"He wasn't willing to use force to hold the old Soviet Union together," Fukuyama told Radio Free Europe in an interview. "That was really critical in allowing the countries of Eastern Europe to become free of Soviet influence and for Soviet republics like Urkaine, Moldova, and Belarus to become independent nations. That is a contribution to freedom that is really unparallelled by any other leader at that time."

While Gorbachev is not a popular figure in Russia today, Fukuyama believes his time in leadership still made an important difference to the long-term development of the country and its former territories.

Francis Fukuyama

Olivier Nomellini Senior Fellow at FSI
frank_fukuyama

'History Will Be Kind to Him'


Today, Russia's trajectory looks very different from the path Gorbachev tried to set the country on in the 1990s. Speaking to Leila Fadel on NPR's Morning Edition, FSI Director Michael McFaul highlighted the difference between Gorbachev's ambitions and Putin's regime.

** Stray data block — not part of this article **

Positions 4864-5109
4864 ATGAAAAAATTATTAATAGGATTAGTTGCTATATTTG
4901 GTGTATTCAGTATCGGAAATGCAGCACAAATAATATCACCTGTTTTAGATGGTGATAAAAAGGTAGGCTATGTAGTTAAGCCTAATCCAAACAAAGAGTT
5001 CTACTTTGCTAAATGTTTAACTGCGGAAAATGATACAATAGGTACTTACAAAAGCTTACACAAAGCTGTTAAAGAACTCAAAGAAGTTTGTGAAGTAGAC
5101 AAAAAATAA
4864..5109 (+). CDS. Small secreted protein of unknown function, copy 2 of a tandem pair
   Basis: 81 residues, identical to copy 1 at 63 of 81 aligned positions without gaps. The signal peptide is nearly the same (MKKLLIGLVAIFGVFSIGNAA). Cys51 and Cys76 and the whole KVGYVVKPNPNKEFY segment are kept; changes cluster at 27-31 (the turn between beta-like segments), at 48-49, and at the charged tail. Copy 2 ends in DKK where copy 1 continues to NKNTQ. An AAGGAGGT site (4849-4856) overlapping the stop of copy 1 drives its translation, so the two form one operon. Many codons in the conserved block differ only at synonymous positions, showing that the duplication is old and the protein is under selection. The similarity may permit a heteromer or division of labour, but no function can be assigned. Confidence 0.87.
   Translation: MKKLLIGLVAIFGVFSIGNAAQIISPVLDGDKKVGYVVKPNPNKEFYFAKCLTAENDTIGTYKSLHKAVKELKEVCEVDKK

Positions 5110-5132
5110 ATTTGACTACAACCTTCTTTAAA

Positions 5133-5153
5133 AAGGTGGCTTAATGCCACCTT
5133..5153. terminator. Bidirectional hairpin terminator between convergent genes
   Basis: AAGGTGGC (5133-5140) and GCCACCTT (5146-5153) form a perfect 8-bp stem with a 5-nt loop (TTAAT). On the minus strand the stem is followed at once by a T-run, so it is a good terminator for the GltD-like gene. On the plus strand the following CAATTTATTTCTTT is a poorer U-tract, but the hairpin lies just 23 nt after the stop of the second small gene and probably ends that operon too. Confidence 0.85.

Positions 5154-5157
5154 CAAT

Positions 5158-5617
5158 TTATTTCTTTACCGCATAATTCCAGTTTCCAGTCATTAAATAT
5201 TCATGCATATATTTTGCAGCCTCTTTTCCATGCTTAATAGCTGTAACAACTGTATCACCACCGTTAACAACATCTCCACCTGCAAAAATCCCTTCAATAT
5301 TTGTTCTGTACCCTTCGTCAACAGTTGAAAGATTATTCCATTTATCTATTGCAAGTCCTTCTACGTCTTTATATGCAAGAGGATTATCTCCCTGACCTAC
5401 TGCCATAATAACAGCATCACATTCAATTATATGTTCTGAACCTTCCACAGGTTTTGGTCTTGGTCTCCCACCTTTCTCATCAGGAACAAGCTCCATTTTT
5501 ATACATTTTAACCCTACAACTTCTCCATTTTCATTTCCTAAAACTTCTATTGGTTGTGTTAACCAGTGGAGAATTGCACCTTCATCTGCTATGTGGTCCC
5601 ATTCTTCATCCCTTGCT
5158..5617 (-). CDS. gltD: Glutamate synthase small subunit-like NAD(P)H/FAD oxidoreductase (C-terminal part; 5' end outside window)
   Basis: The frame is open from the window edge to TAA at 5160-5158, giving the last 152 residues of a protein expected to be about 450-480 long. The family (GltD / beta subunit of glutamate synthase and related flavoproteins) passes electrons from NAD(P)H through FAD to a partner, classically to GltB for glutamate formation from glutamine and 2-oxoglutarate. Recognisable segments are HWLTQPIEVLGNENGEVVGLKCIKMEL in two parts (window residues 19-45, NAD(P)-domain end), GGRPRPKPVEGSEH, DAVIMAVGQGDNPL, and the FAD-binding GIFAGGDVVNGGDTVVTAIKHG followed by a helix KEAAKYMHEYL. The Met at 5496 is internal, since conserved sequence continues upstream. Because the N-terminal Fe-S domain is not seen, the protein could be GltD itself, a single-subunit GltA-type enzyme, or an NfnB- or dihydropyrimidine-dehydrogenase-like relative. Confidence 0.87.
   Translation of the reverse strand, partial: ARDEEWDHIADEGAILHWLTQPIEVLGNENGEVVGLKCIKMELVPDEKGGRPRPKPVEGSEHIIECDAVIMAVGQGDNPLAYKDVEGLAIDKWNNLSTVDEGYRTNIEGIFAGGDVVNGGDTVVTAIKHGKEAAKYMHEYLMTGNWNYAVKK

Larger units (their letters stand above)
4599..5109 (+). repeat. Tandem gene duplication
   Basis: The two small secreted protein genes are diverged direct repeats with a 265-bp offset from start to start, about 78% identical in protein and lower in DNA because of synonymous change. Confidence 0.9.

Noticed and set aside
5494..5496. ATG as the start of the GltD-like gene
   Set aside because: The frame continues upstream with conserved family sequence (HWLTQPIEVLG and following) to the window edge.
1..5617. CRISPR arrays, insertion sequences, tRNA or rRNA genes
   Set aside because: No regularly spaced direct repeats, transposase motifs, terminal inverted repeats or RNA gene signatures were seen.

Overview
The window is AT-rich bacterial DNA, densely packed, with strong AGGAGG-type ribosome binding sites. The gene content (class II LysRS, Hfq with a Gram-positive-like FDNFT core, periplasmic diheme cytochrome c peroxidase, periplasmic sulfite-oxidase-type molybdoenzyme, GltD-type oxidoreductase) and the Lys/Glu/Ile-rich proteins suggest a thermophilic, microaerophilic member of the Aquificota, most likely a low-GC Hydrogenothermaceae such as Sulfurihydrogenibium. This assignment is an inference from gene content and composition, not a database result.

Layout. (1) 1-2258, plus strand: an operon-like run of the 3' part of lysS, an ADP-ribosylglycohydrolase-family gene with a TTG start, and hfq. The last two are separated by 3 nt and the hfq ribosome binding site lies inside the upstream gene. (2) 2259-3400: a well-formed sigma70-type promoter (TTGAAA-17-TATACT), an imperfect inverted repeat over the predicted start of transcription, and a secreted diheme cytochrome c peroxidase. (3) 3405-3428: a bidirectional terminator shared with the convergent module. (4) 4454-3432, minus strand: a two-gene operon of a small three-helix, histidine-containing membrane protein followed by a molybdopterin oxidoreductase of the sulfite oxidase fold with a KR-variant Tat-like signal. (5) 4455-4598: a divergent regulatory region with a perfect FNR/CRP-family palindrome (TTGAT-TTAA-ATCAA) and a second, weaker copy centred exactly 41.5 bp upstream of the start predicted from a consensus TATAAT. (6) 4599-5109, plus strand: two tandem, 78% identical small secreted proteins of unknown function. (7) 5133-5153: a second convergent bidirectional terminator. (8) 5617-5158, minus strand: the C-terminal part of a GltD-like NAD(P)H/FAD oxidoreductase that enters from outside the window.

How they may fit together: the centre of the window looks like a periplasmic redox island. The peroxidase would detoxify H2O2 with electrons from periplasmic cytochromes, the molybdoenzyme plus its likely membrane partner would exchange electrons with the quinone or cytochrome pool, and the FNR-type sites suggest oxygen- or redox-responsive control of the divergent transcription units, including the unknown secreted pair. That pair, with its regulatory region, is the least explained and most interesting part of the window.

"It's definitely a reversal. It is a return to confrontation. And again, it did not have to be that way," he said. "Russia was a democracy in the 1990s, and Gorbachev helped to introduce those political reforms. That has been completely reversed by Vladimir Putin."

McFaul agrees that Gorbachev is a complex figure, both in Russia and in the West. While the collapse of the Soviet Union was largely bloodless, Gorbachev sent special forces to the Baltic republics in 1991, a decision which resulted in military and civilian casualites.

In light of the brutality of Russia's invasion of Ukraine, Gorbachev's early confidence in Vladimir Putin feels like a similar miscalculation, as Professor McFaul discussed with Andrea Mitchell on MSNBC. Even still, because of his proactive work to move arms control forward and for choosing not to intervene with force against the collapse of the Soviet Union and break away of Eastern Europe, McFaul considers the former president one of the most important figures of the 21st century. 

"On a personal level, Gorbachev and I didn't always agree. We argued," says McFaul. "But he was a very engaging intellectual, and I always learned from every conversation I had with him. I think history will be kind to him."

Michael McFaul

FSI Director
Michael McFaul, FSI Director